DALLAS — According to a July 3 filing with the Securities and Exchange Commission (SEC), Santander Consumer USA confirmed plans to raise at least $50 million in an initial public offering.
“Our primary goal is to create stockholder value by leveraging our systems, data, liquidity, and management,” the filing read. “Our growth strategy is to increase market penetration in the consumer finance industry while deploying our capital and funding efficiently.”
Reports of a plan to take the company public surfaced in May, the same month Santander kicked off its 10-year agreement with Chrysler Group LLC to purchase finance contracts from the automaker’s dealers and FIAT outlets under the Chrysler Capital brand.
“We expect Chrysler Capital to help Chrysler Group continue its sales growth by offering consumers the most competitive and innovative retail purchase and lease financing available in the marketplace,” said Peter Grady, vice president of network development and fleet for Chrysler Group, at the time. Chrysler Capital replaced Ally Financial as Chrysler’s preferred lender.
In the recent filing with the SEC, Santander’s agreement with Chrysler is listed as a risk factor, with the company indicating that its agreement with the automaker could be terminated if it does not “result in currently anticipated levels of growth.” Santander paid Chrysler a $150 million upfront, nonrefundable payment as part of its initial agreement.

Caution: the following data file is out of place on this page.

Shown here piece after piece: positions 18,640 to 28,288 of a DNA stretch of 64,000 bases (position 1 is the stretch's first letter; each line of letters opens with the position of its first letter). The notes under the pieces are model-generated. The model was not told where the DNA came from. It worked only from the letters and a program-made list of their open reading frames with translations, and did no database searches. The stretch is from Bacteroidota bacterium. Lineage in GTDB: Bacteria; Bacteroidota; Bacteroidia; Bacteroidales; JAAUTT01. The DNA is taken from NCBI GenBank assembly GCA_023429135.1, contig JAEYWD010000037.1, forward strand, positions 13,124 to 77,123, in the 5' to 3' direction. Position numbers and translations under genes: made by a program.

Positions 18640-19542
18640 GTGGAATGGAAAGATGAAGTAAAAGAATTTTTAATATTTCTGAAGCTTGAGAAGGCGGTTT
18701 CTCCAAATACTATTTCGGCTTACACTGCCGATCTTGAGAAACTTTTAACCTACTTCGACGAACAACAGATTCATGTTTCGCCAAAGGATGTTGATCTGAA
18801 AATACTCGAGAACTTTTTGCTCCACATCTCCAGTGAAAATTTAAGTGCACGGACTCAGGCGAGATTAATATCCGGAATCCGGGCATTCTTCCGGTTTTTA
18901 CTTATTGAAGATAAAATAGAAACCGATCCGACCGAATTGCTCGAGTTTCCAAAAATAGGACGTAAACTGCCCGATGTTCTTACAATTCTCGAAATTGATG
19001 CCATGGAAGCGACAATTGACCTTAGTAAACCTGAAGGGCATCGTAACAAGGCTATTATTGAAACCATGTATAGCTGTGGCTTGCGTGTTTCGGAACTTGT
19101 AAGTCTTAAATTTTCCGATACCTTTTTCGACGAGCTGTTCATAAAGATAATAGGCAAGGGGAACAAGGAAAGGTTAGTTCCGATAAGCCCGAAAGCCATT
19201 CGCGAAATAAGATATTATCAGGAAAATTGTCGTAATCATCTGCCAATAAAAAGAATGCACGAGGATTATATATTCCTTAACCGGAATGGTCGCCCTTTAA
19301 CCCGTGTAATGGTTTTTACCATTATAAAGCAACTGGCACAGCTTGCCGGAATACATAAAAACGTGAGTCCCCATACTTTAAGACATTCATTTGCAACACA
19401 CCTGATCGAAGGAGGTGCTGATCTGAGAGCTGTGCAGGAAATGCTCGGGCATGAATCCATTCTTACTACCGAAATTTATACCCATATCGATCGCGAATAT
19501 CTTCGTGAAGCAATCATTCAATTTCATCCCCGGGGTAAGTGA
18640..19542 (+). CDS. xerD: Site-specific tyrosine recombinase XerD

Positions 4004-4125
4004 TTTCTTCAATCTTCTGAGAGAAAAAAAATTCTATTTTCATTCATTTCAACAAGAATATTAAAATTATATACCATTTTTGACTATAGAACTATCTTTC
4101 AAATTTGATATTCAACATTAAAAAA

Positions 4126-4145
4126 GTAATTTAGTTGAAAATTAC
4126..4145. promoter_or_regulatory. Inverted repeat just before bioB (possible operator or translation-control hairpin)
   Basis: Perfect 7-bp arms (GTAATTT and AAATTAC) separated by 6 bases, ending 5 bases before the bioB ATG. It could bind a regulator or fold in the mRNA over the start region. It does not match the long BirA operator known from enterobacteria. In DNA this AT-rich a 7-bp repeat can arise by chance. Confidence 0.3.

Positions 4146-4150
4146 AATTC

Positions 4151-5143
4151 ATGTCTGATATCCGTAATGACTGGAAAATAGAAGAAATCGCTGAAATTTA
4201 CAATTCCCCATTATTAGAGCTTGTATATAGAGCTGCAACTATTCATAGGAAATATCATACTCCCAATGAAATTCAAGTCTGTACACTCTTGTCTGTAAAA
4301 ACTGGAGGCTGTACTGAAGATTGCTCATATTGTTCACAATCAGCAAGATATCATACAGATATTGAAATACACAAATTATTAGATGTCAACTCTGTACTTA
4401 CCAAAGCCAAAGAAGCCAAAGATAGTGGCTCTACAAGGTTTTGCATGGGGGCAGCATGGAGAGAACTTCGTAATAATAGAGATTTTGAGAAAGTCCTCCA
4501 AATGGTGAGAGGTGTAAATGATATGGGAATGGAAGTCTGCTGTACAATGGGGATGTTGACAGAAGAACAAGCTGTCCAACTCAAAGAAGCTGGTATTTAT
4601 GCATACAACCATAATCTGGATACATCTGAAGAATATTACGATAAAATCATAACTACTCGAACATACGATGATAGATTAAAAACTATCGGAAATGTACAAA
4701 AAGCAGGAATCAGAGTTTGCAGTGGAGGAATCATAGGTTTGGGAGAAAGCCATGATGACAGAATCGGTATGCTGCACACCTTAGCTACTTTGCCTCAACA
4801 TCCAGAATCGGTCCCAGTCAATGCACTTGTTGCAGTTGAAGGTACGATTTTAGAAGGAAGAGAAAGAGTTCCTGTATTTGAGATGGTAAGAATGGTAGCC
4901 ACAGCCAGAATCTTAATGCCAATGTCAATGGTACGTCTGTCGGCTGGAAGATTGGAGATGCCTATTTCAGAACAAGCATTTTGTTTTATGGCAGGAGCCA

“Under the Chrysler agreement, we have agreed to specific transition milestones, including market penetration rates, approval rates, and staffing and service milestones for the initial year following launch,” the filing reads. Additionally, the agreement may be terminated if “a person other than SHUSA [Banco Santander] and its affiliates owns 20 percent or more of our common stock and SHUSA owns fewer shares of common stock than such person, or … we become, control, or become controlled by, an OEM that competes with Chrysler.”
Reuters recently reported that Spain-based Banco Santander is considering existing its U.S.-based auto finance business, of which it owns 65 percent, via IPO, as it hopes to bolster cash on its balance sheet through asset sales as the Spanish economy continues to deteriorate.
Tom Dundon, CEO, owns about 11 percent Santander Consumer USA, while the remaining shares were purchased by Centerbridge Partners, KKR and Warburg Pincus for a total of $1 billion. The company has a portfolio of approximately $21 billion and relationships with nearly 14,000 U.S. dealers.